Wal-Mart said it is investigating its operations in Mexico for possible violations of U.S. laws prohibiting the paying of bribes to foreign officials.
The admission that the investigation involves Mexico, after in December the firm acknowledged that it was investigating possible bribery, comes after The New York Times published an article on the case on Saturday.
In that article, the paper says that the company has known since 2005 about the complaints of “widespread bribery” by its employees in Mexico and that top executives in the firm covered them up.
The Times said a lawyer who was in charge of securing construction permits for Wal-Mart de Mexico provided extensive details on the bribes and said that “the campaign of bribery (was orchestrated) to win market dominance. In its rush to build stores, ... the company had paid bribes to obtain permits in virtually every corner of the country.”
According to The Times, citing e-mails and company files, the bribes exceeded $24 million and were paid to get construction permits for new stores throughout Mexico.
Initially, Wal-Mart de Mexico was touted by the firm to investors as a model of growth, the daily said, adding that currently one in every five of the company’s stores worldwide is in Mexico.
But in the face of proof of corruption, top company officials “focused more on damage control than on rooting out wrongdoing,” the article said.
In one case, then-executive director H. Lee Scott Jr. accused internal investigators looking into the bribery allegations of being too aggressive. Days later, the general counsel for the firm in Mexico took over the investigation even though he was one of the people accused of authorizing the bribes.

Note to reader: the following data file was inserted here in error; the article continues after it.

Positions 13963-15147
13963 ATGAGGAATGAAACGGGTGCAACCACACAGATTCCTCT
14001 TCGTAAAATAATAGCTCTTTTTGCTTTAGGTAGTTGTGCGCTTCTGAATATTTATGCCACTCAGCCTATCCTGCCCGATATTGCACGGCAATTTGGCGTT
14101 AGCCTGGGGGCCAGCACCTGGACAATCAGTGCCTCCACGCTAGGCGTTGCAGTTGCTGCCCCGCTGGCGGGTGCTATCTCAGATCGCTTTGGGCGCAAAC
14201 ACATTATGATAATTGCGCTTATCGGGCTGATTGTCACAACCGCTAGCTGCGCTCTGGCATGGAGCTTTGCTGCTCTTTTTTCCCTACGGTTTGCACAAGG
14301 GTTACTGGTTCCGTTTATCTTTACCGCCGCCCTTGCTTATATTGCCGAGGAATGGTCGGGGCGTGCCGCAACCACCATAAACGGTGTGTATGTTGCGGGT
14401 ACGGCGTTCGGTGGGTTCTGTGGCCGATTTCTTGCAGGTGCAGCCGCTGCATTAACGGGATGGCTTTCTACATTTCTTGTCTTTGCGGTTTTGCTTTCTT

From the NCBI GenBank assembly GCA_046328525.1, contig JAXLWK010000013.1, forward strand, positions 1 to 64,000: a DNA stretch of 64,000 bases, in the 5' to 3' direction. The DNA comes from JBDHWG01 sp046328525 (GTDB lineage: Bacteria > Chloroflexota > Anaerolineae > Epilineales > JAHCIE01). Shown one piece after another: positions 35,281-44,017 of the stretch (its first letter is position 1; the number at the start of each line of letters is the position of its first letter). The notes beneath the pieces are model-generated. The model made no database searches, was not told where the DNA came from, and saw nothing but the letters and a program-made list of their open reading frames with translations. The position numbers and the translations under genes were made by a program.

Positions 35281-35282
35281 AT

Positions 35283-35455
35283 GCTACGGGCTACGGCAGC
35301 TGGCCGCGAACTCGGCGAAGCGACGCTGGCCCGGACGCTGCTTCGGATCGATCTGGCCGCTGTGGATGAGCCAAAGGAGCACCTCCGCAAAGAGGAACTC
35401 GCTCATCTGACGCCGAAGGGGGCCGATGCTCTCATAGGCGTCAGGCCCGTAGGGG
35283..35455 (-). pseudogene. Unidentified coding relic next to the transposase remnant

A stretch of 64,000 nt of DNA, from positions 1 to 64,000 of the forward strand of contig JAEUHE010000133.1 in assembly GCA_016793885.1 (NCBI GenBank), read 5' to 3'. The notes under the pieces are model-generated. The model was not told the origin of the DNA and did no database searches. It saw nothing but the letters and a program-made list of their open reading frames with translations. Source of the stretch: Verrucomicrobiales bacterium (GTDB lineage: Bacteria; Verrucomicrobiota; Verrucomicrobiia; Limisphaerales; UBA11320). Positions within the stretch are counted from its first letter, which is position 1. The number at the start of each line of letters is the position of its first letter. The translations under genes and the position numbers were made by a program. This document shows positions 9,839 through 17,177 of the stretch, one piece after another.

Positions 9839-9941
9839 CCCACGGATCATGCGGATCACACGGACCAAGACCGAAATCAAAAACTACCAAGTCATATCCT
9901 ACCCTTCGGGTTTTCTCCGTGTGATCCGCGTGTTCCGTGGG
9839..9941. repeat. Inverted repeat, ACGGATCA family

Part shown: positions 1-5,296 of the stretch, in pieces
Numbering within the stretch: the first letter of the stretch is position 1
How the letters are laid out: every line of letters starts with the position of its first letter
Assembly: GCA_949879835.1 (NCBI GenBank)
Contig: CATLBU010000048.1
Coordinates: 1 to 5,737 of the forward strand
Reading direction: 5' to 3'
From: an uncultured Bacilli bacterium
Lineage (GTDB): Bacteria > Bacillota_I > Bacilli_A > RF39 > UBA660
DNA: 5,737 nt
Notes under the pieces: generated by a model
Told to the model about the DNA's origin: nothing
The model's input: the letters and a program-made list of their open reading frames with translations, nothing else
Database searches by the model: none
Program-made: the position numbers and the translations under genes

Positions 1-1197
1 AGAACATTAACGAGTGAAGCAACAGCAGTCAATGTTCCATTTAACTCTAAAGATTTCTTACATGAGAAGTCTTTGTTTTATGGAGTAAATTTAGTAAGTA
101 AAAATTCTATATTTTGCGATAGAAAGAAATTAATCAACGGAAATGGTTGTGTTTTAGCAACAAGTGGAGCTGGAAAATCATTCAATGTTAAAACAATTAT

The general counsel exonerated the Wal-Mart executives in Mexico, but although the firm’s director of corporate investigation, a former FBI agent, found the counsel’s report on the matter “truly lacking,” company authorities considered the report to be the final word on the case.
The Times reported that its own investigation found that the bribes played a “persistent and significant” role in the firm’s growth in Mexico, where it employs 209,000 people making it the largest private employer in the country.
In a communique, Wal-Mart spokesman David Tovar said that if these allegations are true “it is not a reflection of who we are or what we stand for.”
“We are deeply concerned by these allegations and are working aggressively to determine what happened,” he added.
Meanwhile, the company is taking steps in Mexico to ensure compliance with the U.S. Foreign Corrupt Practices Act, which prohibits paying bribes to foreign officials.
“We do not and will not tolerate noncompliance with F.C.P.A. anywhere or at any level of the company,” Tovar said.